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Caring For A Living Christmas Tree

   By: Sherri Allen

The Christmas season brings with it many decisions to be made. Among them is, "What type of Christmas tree should I put up?" This year, consider a living Christmas tree. Not only will you enjoy it through the holidays, but a living tree can be planted in the garden to enhance your landscape and spark wonderful memories for years to come.

To allow your living tree to thrive in your garden, you must provide it with a small amount of special care. The following tips from the National Christmas Tree Association will help ensure your living tree's success:

• The adaptability of the species should be considered. Many species are shipped outside of their natural area and may not be adaptable to other areas. Check with a reliable nursery or extension forester.

• Keep in mind that living trees are VERY heavy and bulky. A six foot tall balled and burlapped tree will weigh as much as 250 pounds.

• Protect the tree from the elements. The tree should be stored in an unheated, sheltered area such as a garage or porch, out of the wind and sun. Do not expose the tree to freezing temperatures at any time.

• The tree will need adequate water. The root ball or soil should be kept slightly damp but not flooded. Wrap the root ball of a balled tree in plastic or place in a tub while it is in the house.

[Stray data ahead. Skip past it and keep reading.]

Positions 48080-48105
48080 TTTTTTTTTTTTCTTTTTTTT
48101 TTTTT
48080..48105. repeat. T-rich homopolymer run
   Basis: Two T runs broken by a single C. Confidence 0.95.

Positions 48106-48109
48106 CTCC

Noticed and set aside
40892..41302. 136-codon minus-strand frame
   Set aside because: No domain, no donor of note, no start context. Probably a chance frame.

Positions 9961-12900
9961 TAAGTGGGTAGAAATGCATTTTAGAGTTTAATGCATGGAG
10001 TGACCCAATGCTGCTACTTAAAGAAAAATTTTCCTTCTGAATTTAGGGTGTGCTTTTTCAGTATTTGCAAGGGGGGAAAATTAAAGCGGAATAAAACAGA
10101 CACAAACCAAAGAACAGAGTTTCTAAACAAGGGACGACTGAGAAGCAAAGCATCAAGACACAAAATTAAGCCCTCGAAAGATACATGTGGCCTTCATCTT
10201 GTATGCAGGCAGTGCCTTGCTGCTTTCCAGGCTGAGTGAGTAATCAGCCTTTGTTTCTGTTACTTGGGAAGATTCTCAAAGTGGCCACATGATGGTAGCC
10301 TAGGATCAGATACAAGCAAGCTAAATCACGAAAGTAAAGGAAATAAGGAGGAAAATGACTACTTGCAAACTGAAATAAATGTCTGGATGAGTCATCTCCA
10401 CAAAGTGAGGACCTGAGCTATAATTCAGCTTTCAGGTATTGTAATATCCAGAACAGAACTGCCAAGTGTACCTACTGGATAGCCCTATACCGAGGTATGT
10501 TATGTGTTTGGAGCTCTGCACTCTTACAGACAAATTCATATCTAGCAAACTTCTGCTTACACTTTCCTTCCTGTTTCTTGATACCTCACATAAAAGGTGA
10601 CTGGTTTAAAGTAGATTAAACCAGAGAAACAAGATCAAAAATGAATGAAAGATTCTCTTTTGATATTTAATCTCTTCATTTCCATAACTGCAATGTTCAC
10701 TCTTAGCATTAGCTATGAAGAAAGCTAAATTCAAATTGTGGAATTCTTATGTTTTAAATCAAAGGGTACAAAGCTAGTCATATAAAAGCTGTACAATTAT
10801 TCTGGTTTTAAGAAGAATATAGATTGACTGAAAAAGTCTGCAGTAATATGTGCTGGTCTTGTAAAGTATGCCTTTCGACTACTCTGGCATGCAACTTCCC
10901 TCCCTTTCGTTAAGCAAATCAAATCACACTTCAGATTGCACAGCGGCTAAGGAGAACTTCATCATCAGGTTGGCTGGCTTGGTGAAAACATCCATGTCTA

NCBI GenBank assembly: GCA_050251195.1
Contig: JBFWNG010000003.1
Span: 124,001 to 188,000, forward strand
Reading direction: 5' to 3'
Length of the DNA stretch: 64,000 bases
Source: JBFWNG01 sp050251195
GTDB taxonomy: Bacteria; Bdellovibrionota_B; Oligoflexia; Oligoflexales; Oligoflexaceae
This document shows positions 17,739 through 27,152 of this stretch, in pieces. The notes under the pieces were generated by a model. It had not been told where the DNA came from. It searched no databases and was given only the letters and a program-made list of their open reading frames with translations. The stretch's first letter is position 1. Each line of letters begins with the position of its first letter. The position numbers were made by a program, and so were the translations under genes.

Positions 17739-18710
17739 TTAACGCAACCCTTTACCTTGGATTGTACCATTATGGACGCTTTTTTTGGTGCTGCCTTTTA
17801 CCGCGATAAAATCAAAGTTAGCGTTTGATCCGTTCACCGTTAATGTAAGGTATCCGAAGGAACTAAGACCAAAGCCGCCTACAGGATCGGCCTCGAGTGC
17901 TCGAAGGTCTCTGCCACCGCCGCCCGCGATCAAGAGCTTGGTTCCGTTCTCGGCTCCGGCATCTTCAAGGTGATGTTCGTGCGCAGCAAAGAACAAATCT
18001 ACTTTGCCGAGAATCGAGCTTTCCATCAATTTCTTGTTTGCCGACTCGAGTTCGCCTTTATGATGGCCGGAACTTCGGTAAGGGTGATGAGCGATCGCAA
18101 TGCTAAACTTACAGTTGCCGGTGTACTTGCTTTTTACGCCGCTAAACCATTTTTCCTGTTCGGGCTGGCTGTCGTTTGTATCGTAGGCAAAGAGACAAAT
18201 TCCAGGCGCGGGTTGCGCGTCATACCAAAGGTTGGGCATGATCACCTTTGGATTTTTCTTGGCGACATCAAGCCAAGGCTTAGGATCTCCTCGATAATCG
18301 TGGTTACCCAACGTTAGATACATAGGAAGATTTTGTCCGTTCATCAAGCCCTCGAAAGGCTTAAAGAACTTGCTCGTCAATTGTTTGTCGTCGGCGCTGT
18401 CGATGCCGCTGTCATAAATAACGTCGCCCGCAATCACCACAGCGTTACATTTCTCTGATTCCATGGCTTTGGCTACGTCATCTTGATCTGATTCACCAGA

• Living trees may be decorated, but with care. If lights are used, they must not give off any heat.

• Avoid extreme temperature changes. Do not remove the tree directly from a warm house out into freezing temperatures. Instead, move to a sheltered area first for several days.

• Plant the tree as soon as possible. If the ground is not frozen, the tree may be replanted. The spot to be dug should be mulched to prevent freezing.

• Do not remove the burlap and strapping (unless it is plastic). This keeps the root ball solid and secure. In the instance of a plastic cover, cut the cord and roll down the plastic at least half way prior to planting. Tap the tree container of a potted tree and remove prior to planting. Do not attempt to remove soil from the root system. Earth removed from the original hole should be backfilled around the root ball. Mulch heavily over the top of the planted root ball to prevent it from freezing. Water only as needed: a flooded tree may not survive.

• Provide support for the tree. Stake the tree to prevent wind tipping or damage during the first growing season.

Try a living Christmas tree. With proper care, it will keep bringing you enjoyment throughout the years.

About the Author

Sherri Allen is the editor of an award-winning website devoted to topics such as family, food, garden, house&home and money. For free articles, information, tips, recipes, reviews and coloring pages, visit

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